2. From 2019-2021, it was revealed that girls’ leadership dominated in the school with 12 boys representing 46.1% and 14 girls representing 53.9%. It is anticipated the high number of girls in leadership will influence decision making and promote the rights and welfare of girls.

General Observation

The data from the school indicates that, more girls are taking up leadership position. However the girls were only selected to assist the boys in the position. Girls should be encouraged to take lead role when vying for the positions in the school.



  1. We call on the state and non-state actors including the Traditional and Religious Leaders to create civic spaces for girls who are ready to take up leadership roles, to participate effectively in decision making process in the school, community and district where they live.
  2. Girls and Young Women (GYW) are encouraged to take active part in social and cultural activities; to take up leadership roles in social and cultural activities to promote women’s social and economic development at all levels; community, district, regional and national levels of development.
  3. We call on Government, all relevant stakeholders to make Digitalization a priority and plan adequately to respond to the Gender selective plans and budget to ensure that, teaching and training at all fields are digital-compliance as well as affording all especially teachers to be computer literate to translate effective and enhanced knowledge to the children.
  4. We also need to educate our children to adopt smart techniques on safety protocol online including but not limited to giving out personal information like house address, phone numbers, avoid meeting people in the middle of the nights and not accepting files, as well as all friendly request and messages.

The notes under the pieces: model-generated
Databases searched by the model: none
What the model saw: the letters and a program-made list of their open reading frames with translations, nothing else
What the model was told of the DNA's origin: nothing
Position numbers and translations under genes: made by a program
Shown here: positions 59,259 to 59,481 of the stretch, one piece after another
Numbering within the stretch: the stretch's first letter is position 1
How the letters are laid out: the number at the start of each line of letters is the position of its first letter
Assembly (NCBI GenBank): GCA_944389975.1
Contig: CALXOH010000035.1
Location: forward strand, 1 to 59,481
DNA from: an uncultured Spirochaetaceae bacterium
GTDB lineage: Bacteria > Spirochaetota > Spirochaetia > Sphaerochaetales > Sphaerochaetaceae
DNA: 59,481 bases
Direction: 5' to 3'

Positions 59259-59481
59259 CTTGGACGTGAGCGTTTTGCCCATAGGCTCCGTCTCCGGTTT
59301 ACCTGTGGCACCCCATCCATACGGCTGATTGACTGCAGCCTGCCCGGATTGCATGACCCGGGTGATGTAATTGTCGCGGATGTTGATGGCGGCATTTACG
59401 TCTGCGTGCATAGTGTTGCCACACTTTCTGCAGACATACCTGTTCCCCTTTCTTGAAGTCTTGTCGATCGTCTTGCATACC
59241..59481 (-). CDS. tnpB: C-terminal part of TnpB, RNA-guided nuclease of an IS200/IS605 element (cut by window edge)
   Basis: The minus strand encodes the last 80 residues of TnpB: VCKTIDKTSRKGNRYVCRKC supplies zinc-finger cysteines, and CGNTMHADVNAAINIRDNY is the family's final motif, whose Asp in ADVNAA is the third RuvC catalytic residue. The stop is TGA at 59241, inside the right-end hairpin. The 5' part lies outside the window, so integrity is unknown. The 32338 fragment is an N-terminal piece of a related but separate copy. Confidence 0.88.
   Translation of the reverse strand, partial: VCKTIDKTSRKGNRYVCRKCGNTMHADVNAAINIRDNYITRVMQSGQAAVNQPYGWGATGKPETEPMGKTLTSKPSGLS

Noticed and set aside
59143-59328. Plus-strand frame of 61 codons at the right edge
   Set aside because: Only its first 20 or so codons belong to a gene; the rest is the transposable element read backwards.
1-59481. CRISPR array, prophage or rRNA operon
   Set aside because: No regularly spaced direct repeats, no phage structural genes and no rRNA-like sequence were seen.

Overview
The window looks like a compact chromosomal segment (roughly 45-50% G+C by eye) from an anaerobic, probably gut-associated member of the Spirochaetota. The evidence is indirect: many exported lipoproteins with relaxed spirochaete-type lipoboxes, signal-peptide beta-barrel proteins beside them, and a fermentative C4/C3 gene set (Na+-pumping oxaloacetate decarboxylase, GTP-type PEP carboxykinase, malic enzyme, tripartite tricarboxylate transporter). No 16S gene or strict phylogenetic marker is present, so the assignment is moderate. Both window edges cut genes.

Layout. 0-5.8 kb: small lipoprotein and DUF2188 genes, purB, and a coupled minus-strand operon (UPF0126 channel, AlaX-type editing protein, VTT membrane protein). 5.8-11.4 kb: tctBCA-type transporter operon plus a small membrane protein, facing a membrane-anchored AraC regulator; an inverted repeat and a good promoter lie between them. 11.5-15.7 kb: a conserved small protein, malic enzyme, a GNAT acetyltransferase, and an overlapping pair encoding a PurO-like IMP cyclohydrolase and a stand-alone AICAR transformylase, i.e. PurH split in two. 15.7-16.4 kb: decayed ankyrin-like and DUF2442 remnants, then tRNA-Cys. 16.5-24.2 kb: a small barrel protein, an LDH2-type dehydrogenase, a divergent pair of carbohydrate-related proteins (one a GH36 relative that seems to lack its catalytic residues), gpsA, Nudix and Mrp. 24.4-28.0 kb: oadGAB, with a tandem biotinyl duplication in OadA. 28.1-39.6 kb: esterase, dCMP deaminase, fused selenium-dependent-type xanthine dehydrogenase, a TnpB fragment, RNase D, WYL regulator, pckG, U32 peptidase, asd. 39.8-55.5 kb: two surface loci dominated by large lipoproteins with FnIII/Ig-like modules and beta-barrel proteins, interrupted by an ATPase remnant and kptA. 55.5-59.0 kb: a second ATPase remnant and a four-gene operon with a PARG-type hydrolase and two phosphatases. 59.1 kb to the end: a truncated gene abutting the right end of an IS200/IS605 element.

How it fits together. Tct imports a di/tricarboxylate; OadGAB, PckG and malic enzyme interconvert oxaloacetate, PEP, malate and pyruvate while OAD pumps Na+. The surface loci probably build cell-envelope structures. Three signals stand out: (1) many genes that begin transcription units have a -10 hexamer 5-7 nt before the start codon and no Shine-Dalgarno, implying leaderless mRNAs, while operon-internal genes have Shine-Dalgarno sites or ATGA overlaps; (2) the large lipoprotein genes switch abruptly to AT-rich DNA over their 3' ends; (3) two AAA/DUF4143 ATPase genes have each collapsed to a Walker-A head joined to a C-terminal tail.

5. Children should be guided against money scams especially Mobile money scammers as well as anonymous calls for contacting someone for winning a raffle must receive in caution.
  6. Furthermore, Government, Parents and Guardians should have opened conservation with children on the internet to keep them safe.
  7. With all these, it is the responsibility of Government and all Ghanaians to safeguard our children despite the numerous opportunities that the digitalized world offers globally and let the benefits of digital world on skills and entrepreneurship development, provision of affordable broad band, girls and women rights online become of relevance today and the for the future generation within the context of leaving no one behind.



For us at She Leads Ghana Network in Ashanti Region, we call on all stakeholders responsible for the effective development of girls to provide girls in their quest to be knowledgeable in the digital community, appropriate ICT resources to enable them fit into the digital world.  The resources they will need include time, space, funds, phones, computers, and trainers to become digital savvy as every aspect of life has become digital. Girls need digital competence for peak performance wherever they find themselves. To be assertive they need to communicate through advocacy, campaigns, and self-definition. To excel in school, they need to have the capacity to access supporting theory and best practices in their chosen field of work and interest. At home they need it to improve their wellbeing and that of their depends, family and friends.

RRIG will reinforce the objectives of the She Leads Project to empower GYW to participate in leadership and decision making process through their engagement in social and cultural activities in the communities and district.